In Gasket, Cyrus Highsmith drew on his unique graphic sensibilities and long experience as a type designer. The series moves with a gentle hop thanks to its slight slant and subtly staggered endings. The letterforms are amiable, simple, and distinctive. It began as a single font, made to accompany Highsmith’s illustrations in a children’s book. He created additional weights and italics for its release on Type Network.
The basic version of Gasket includes small caps. They are tall, designed for setting titles. “Drawing the uppercase was so much fun, I decided to do it twice,” joked Highsmith. He also recommended adding some extra tracking when setting words in all caps or small caps.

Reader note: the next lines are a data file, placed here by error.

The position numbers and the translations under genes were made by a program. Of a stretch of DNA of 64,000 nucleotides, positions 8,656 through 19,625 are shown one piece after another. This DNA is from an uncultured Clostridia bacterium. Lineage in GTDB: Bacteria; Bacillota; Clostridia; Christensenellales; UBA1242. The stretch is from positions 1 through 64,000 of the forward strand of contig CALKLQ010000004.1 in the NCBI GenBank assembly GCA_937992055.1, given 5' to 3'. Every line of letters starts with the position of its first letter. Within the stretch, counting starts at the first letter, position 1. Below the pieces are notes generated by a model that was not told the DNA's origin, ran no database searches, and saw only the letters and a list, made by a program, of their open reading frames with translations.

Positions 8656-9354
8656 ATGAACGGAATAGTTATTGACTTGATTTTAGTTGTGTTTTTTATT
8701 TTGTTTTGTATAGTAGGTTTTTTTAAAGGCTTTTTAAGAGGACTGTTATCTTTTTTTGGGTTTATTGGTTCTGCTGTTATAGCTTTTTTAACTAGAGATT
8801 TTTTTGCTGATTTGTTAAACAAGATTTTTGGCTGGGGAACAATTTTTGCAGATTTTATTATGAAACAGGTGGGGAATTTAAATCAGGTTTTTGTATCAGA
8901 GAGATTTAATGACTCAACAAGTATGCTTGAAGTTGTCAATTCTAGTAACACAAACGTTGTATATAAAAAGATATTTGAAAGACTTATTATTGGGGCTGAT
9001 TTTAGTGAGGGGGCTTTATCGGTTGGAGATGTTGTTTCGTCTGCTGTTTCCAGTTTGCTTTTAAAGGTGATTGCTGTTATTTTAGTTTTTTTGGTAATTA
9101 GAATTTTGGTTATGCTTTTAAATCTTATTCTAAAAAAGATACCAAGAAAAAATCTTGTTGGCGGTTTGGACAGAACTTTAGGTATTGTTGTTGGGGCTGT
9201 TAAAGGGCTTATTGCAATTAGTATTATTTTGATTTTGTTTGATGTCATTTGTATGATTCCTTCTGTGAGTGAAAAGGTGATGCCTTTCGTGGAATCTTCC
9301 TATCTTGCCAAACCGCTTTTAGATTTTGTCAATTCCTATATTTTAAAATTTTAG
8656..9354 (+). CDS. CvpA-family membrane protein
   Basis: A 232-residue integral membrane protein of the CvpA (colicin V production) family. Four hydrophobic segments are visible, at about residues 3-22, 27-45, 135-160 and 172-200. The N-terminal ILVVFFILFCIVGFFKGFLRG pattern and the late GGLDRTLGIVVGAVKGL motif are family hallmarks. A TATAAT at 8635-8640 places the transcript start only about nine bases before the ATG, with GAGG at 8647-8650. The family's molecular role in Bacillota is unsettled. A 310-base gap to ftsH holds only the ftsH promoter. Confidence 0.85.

However, if you are sick and tired of having to decide which case to use, try Gasket Unicase. This single-cased variation features extra-large lowercase forms, designed to work with the caps.
Highsmith also drew uncials—an unusual addition. These archaic cursive letterforms rarely find themselves in a contemporary sans serif series. The most famous example of uncial lettering is found in The Book of Kells, c. AD 800. However, the uncial script dates all the way back to the fourth century. Gasket Uncial updates these ancient forms for modern usage.
Thanks to wikipedia for the text about gaskets used in the above specimens.